Here are some of the solutions to developer pain points that EOSIO 2 boasts:
- Second generation WebAssembly (WASM) called EOS VM, which is 16x faster than version 1 Binaryen.
- EOSIO Quickstart Web IDE - a web development tool that allows new developers on the platform access to build in minutes.
- WebAuthn support which provides high security for private keys when signing in to EOSIO applications.
- MultiSig block production support that allows block producers to use different keys to sign blocks on the primary or backup hardware.
In the bullet points above, EOS VM was developed to alleviate scaling issues with bottlenecking the network with a high volume of transactions. When EOSIO 1.0 was released in June 2018, the Binaryen WASM was a good step toward interpreting issues with memory allocation, load time and run times and provided information on performance and reliability issues. Updates in September 2018 helped increase performance speed by 2 times. Now with EOS VM, speed has been increased to 16x with more efficient use of system resources. Additionally, EOS VM and its components are customizable for developers to implement unique features for their desired app functionality without compromising integration on the blockchain.
Why is catering to developers so important?
If you want mainstream adoption and you know who your target audience is, then you will know that phone and web apps are where the consumers are. We’re all plugged in to some device and we need those apps to pay bills, stay connected or game. If developers want to create those apps, they need an easy way to onboard into a blockchain to implement those apps and create funding opportunities like in-app payments or crypto transfers, or even the ability to seamlessly interact cross-chain. This is where EOSIO Quickstart Web IDE comes in.
According to Block.One’s official statement, the EOSIO Quickstart Web IDE is in the alpha support stage. It helps remove the barriers to new developers who want a space for web app development in a safe space by allowing them to use a fully integrated single node testnet that’s run in the cloud. This allows for easy collaboration and testing without being bogged down with complicated code to test and integrate apps on the blockchain. By simplifying this onboarding process, developers can begin almost immediately and updates are made in real time with the ability to commit code to the Git repositories. Because this is in alpha, the EOSIO team is looking forward to hearing feedback from app developers. At this time, there are no bug bounties.
What is WebAuthn?
I could probably write an entire piece on WebAuthn (and I probably will), but to keep things condensed, WebAuthn is a browser-based Application Programming Interface, or API, that creates strong public key-based credentials in order to authenticate an action. In collaboration with the World Wide Web Consortium (W3C) and the Fast Identity Online Alliance (FIDO), and some tech giants like Google, Microsoft, Yubico and others, WebAuthn allows you to use hardware devices to authenticate and sign transactions in your browser without the needs for extensions or third-party software. There is even work toward biometric authentication methods, but I digress, WebAuthn is to help secure our credentials so they cannot be hacked or exploited.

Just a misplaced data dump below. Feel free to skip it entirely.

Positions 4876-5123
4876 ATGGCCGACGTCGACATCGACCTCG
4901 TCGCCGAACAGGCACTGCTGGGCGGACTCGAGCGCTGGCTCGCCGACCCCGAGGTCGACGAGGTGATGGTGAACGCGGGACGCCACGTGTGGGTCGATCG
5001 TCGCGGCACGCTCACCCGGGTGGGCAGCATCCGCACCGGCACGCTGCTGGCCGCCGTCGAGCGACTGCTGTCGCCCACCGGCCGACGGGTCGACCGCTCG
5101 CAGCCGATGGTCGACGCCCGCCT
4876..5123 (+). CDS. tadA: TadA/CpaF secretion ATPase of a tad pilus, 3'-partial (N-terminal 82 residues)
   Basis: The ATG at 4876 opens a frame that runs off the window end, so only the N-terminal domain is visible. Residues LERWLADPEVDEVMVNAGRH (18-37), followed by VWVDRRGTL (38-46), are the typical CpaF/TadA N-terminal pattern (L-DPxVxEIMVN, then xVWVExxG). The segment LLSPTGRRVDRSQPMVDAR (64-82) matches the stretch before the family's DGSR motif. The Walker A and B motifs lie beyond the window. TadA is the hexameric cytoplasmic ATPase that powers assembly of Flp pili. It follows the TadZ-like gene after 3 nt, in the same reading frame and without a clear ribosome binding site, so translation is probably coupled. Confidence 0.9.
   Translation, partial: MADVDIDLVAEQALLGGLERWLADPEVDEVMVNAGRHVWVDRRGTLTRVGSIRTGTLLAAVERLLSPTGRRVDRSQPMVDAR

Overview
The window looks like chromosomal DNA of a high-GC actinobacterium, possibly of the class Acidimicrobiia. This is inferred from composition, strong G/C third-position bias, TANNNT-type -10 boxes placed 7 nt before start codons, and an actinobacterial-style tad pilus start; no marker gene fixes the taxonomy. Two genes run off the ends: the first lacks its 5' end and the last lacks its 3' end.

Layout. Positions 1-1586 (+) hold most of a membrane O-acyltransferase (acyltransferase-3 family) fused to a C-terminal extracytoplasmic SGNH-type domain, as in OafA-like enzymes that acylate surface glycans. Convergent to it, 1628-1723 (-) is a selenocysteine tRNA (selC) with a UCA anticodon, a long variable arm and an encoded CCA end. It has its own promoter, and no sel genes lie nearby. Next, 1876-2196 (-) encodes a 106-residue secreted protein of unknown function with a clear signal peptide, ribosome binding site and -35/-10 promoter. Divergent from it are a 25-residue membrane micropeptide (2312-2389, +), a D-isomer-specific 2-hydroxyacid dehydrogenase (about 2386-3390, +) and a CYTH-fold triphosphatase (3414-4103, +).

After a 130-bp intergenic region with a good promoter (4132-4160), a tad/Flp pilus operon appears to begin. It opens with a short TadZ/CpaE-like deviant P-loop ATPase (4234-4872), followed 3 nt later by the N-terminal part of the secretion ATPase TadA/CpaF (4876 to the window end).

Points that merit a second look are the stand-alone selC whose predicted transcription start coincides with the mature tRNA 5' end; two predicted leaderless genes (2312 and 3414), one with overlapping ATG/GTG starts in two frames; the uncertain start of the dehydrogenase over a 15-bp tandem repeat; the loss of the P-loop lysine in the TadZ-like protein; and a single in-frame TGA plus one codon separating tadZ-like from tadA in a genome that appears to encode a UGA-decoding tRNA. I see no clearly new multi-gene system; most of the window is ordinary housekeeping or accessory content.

Currently, EOSIO does have WebAuthn Support but more is in R&D to build mechanisms that will support community-facing and enterprise level clients. The EOSIO Developer Portal is full of useful information and helpful links.
Finally, we reach the MultiSig block production support that makes EOSIO 2 unique and trendsetting.
Part of the problem with blockchain is the redundant infrastructure that’s in place to maintain the history of the blockchain plus the need for core block producers to maintain the integrity of the blockchain. As the chain gets longer, so does hardware costs for service providers. Thankfully with a decentralized network, there is no single point of failure that can take down the whole network. That being said, the current consensus model requires each block producer to provide a block signing key so they can, and often do, have a point of failure which results in dropped blocks and can impact the network as far as stability, or have a cascading effect that could affect its block producing neighbor.
EOSIO 2 is currently working on the Weighted Threshold Multi-Signature (WTMsig) block production support that provides a permissions layer for multiple block signing keys. What does that mean and why should I care? Honestly, the front end user of any app will rarely look at the bones of the app they’re using but, for developers and block producers, this is important because it enables redundant block signing within the infrastructure but does not share sensitive data which could tempt hackers to wreak havoc especially if there is an app that did not go through stringent safety protocols before tying into the network.
EOSIO is definitely the platform for the future in app development and consumer use. While this is far from a comprehensive exploration of the EOSIO sphere, it is a good indication that they are highly motivated to bring crypto and blockchain adoption to the mainstream. I highly encourage everyone to read up on this project.
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